The Life and Times of Emile Zola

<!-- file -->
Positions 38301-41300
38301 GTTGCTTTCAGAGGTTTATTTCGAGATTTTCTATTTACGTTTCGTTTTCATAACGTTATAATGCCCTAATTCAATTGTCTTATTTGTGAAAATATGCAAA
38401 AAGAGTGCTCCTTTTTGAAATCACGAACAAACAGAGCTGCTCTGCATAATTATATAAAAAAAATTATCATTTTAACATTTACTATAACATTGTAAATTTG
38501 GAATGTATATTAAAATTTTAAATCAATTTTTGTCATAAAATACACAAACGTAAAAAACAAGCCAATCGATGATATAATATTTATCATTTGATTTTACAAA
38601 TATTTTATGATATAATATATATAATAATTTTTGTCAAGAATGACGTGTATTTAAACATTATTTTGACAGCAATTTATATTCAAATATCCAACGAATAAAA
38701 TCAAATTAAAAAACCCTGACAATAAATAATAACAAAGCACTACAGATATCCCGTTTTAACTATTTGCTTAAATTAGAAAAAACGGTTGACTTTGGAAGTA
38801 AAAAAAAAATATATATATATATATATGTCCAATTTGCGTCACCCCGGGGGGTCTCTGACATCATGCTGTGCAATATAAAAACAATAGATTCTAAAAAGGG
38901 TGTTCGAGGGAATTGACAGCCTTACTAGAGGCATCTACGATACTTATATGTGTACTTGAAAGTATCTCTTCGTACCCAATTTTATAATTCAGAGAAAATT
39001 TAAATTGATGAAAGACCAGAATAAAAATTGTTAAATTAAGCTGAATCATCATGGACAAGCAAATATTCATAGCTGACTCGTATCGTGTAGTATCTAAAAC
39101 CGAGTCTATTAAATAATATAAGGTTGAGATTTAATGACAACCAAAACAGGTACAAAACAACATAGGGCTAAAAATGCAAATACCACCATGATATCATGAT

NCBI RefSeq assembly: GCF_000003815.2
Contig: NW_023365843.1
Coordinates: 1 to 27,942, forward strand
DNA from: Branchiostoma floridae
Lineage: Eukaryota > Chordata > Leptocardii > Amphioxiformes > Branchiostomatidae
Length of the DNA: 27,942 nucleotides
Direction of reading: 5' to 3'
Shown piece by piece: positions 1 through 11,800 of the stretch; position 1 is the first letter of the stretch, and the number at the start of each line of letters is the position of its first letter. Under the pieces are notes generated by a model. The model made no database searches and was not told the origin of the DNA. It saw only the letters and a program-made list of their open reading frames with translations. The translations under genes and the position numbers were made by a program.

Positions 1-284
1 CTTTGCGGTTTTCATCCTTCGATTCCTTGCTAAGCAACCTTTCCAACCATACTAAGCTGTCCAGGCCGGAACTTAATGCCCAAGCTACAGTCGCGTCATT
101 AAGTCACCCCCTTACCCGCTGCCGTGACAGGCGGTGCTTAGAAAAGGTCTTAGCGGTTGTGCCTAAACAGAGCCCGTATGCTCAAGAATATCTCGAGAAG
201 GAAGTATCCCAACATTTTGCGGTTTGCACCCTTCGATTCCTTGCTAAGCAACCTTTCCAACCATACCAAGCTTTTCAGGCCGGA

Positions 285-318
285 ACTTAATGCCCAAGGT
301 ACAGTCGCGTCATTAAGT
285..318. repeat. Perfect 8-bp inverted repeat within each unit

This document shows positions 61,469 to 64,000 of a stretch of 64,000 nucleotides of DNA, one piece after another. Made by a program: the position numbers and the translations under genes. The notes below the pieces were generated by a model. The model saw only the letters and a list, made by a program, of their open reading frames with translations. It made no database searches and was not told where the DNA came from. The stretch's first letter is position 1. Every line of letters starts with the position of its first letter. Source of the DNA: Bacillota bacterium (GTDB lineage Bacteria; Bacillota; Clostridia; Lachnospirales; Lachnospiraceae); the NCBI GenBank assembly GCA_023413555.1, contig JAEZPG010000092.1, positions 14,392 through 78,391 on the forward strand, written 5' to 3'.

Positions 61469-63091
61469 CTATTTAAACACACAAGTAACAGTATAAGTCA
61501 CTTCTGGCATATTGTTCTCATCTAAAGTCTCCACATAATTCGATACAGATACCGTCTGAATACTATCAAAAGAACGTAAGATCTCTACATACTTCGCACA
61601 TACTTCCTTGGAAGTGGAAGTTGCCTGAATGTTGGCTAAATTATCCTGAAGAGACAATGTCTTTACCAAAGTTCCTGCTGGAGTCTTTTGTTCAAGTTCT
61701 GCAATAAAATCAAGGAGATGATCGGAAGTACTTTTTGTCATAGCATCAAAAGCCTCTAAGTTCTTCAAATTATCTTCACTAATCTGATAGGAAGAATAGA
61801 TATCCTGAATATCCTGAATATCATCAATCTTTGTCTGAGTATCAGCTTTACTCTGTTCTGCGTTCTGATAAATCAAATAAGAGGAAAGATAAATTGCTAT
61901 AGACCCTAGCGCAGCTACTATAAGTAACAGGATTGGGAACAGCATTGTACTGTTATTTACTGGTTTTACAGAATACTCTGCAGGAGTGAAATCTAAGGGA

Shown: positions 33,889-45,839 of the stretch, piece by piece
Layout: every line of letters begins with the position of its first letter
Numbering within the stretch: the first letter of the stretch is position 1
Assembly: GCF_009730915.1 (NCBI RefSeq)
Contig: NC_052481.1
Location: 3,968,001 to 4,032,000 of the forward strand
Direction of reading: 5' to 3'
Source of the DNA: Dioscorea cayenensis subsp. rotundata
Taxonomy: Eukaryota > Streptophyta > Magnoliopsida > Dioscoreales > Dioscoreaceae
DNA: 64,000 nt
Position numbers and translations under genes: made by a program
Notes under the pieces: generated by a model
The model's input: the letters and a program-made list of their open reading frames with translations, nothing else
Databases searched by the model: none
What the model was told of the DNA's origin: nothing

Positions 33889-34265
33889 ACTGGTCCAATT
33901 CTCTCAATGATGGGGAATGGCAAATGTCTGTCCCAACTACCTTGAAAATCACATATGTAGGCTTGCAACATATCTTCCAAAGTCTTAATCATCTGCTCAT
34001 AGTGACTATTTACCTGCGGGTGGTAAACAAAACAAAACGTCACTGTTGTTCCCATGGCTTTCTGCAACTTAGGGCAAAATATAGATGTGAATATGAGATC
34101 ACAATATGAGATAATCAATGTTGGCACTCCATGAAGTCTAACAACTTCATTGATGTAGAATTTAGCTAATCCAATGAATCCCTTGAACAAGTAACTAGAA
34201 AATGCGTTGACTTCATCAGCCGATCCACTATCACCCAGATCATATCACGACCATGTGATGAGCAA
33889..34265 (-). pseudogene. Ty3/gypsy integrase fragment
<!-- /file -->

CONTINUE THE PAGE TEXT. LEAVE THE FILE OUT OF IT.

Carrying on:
Emile Zola was born in 1840 in Paris, France. He spent his early childhood in Provence and later moved to Paris. He was friends with such influential people as Paul Cezanne and began writing at a young age. His mother had ambitions for him to become a lawyer, however, unlike most good little French children, Zola failed his baccalauréat. Zola began his career as a journalist and art critic. He began by writing short stories and essays. However, his projects soon lengthened. After his first novel was published, catching the attention of the entire country, he started the series, Le Rougon-Macquart which consisted of twenty volumes about a family during the Second Empire. Zola was also quite a philosopher and sociologist. He spent much of his time observing society and interpreting it in literary form. Zola is even called by some, the father of naturalism. He had a frank and sordid writing style and had no use for sparing the public any details that he felt were essential, no matter how explicit. His novels were attacked and banned and caused a great deal of controversy. His biggest offense was with his open letter "J'Accuse" which defended Alfred Dreyfus who was a French Jewish army officer falsely accused of giving military secrets to the Germans. After this publication, Zola was sentenced to prison for libel and fled to England where he was later granted amnesty. Dreyfus was eventually exonerated of the charges, however, Zola did not live to see it due to his death from carbon monoxide poisoning in 1902.
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